COVID-19 Information and Supports

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COVID-19 Clinical Assessment Centre

COVID Assessment Centre Testing

 The Erie Shores HealthCare COVID-19 Clinical Assessment Centre offers PCR tests and clinical assessments for people exhibiting COVID symptoms. Testing eligibility is based on Provincial Ministry of Health guidelines. 

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Visitor Information

Visitor Information LinkErie Shores HealthCare understands the important role family supports plays in patient-centred care. Our visitor policy works to balance the important role visitors play with the safety of patients, family and staff.

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Community Health Supports

Community Health SupportsThe Community Response and Stabilization Team (CRST) provides health supports to the most vulnerable of the Windsor-Essex community. Supports include outbreak testing, vaccinations, health assessments and wrap-around supports.

 

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CLICK HERE TO BOOK YOUR VACCINATION APPOINTMENT TODAY 

Click the links above for detailed information regarding Erie Shores HealthCare's COVID-19 related information, supports, and policies.


Current Erie Shores HealthCare COVID Related Statistics

(updated weekdays around 9 am)

Last Updated: January 18, 2022

 

Erie Shores HealthCare COVID-19 ASSESSMENT CENTRE (SINCE MARCH 16, 2020) 

Total # seen in the Assessment Centre 

59,760

Total # positive swabbed in the Assessment Centre   

 4,709

 7-day average positivity rate (Jan 8 - 14)

30% 

   

Erie Shores HealthCare IN-PATIENT COVID-19 CASES 

 

 Vaccinated

(2 doses) 

Not 

Vaccinated 

Current # of COVID positive inpatients being primarily treated for COVID

4 2

Current # of COVID positive inpatients NOT being primarily treated for COVID

1 0

Current # of inpatients with a COVID-19 test pending  

0

Total # of inpatients deceased in hospital from COVID-19 *Current Month 

0

 

While the risks for severe illness may be lower with Omicron than with other variants, it is far more transmissible, and hospitalizations are expected to continue to increase. placing greater pressure on our health system. Staff absenteeism is also expected to rise and affect operations in workplaces across Ontario due to Omicron infection and exposure, including in hospitals and schools.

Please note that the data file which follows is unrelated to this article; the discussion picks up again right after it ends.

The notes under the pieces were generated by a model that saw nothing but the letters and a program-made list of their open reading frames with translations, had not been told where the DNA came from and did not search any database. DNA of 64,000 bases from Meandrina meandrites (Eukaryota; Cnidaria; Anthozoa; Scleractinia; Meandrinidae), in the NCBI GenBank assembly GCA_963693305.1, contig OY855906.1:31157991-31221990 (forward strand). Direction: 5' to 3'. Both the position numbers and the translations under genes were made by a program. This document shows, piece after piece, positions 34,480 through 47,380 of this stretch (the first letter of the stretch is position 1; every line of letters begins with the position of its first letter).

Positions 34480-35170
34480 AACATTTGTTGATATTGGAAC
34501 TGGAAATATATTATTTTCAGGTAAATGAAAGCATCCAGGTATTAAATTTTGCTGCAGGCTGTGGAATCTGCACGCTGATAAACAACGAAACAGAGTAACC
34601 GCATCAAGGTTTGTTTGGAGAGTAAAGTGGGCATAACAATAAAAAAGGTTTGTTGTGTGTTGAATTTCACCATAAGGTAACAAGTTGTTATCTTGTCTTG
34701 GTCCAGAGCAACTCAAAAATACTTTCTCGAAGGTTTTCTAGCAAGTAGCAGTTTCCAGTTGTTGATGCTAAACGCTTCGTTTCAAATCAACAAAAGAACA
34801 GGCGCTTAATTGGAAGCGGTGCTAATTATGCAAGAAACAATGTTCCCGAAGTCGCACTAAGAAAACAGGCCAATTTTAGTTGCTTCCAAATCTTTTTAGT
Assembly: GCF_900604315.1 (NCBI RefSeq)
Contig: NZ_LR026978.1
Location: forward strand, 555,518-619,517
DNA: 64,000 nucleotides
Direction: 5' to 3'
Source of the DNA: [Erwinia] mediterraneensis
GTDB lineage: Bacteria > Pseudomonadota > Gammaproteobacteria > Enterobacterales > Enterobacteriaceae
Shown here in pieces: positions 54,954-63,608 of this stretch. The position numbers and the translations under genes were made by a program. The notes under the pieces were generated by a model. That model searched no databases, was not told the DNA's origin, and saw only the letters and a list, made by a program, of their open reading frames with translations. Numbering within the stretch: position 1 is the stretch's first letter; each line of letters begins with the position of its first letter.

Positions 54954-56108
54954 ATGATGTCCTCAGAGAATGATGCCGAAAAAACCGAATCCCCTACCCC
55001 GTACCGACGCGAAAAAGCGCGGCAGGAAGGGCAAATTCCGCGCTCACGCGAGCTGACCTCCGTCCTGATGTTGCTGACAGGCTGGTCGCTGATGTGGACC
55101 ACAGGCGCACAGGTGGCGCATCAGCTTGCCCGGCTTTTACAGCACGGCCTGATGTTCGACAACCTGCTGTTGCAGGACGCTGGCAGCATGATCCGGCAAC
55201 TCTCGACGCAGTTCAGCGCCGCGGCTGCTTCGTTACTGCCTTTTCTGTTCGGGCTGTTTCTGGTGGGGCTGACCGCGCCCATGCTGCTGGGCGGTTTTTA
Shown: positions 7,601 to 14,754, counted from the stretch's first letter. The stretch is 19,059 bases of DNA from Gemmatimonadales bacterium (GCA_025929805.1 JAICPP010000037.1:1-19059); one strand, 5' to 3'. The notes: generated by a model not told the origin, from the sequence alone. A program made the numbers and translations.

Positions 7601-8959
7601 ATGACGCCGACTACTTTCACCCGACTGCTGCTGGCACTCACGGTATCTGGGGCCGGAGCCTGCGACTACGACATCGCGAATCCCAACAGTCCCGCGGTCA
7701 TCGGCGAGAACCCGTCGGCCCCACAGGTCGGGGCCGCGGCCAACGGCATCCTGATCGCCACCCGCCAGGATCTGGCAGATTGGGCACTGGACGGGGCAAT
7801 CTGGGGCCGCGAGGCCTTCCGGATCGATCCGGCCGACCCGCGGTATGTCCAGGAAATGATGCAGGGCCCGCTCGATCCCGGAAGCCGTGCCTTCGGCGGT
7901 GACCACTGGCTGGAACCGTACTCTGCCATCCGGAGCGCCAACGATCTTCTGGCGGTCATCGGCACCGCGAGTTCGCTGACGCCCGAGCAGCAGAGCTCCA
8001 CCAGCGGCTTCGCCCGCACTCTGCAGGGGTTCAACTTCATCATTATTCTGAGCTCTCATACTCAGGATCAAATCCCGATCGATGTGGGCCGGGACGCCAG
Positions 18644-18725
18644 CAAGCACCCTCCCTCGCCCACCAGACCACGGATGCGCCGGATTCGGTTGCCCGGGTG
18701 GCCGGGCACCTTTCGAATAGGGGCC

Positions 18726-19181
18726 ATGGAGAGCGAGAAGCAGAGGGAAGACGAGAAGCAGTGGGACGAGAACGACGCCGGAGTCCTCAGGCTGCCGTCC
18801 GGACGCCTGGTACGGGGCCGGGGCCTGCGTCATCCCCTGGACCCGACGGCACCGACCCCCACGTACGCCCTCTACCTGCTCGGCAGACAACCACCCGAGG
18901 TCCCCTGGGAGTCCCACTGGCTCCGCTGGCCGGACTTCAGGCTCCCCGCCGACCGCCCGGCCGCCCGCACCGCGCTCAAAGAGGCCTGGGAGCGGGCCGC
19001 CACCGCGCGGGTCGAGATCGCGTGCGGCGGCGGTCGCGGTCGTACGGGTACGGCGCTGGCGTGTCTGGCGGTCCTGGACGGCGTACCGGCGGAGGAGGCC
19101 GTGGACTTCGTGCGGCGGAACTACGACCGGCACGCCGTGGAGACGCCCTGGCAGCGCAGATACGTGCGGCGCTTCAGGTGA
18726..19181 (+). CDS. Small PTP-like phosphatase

Given increasing hospitalizations and the strain on health human resources, the Chief Medical Officer of Health is reinstating Directive #2 requiring hospitals and health care professionals to temporarily cease non-emergent and non-urgent surgeries and procedures in hospitals and in community settings so resources may be directed to.

COVID Frequently Asked Questions

What should you do if you have symptoms of COVID-19?

If you have symptoms of COVID-19, you must isolate.

These symptoms include:

  • fever or chills, OR
  • cough, OR
  • shortness of breath, OR
  • decreased or loss of taste or smell, OR
two or more of:
  • runny nose or nasal congestion
  • headache
  • extreme fatigue
  • sore throat
  • muscle aches or joint pain
  • gastrointestinal symptoms (such as vomiting or diarrhea)

If you are fully vaccinated or under 12 years old, you must isolate for 5 days from when your symptoms started. If you are not fully vaccinated or are immunocompromised, you must isolate for 10 days from when your symptoms started. You can end isolation only if your symptoms are improved for at least 24 hours, you have no fever, and all public health and safety measures, such as masking and physical distancing, are followed. All household contacts must also isolate for the same duration regardless of their vaccination status. 

If you have symptoms of COVID-19, you should also consider informing close contacts beyond your household contacts by providing them with the link to Ontario.ca/exposed. Individuals who are eligible for a lab-based PCR test are encouraged to get tested. If an individual is ineligible for lab-based PCR testing but is symptomatic and has access to rapid antigen testing (RAT), it may be used to assess the likelihood of COVID-19. A positive rapid antigen test result in an individual that has symptoms consistent with COVID-19 is highly suggestive that the person has COVID-19.

If the individual is fully vaccinated or under 12 years of age, they are advised to self-isolate for 5 days from symptom onset and until their symptoms have improved for 24 hours (or 48 hours if they have gastrointestinal symptoms). Do not visit any high-risk settings or individuals who may be at higher risk of illness (e.g., seniors) until 10 days after symptom onset or positive rapid antigen test (whichever is earlier).

If the individual is partially vaccinated or unvaccinated, or if they are immunocompromised, they should self-isolate for 10 days from the onset of symptoms, or from the date of their test (whichever came sooner).

If you have concerns about your symptoms, contact your doctor, health care provider, or visit the Erie Shores HealthCare COVID Clinical Assessment Centre. An appointment can be booked online (/COVID19AssessmentCentre). If you develop severe symptoms requiring medical attention, such as shortness of breath or chest pain, call 911.

If you do not have symptoms of COVID-19 but are feeling unwell, isolate yourself until symptoms have improved for at least 24 hours.

What should you do if you've been exposed to someone who has tested positive for COVID-19?

If you are fully vaccinated and you have no symptoms, you are advised to: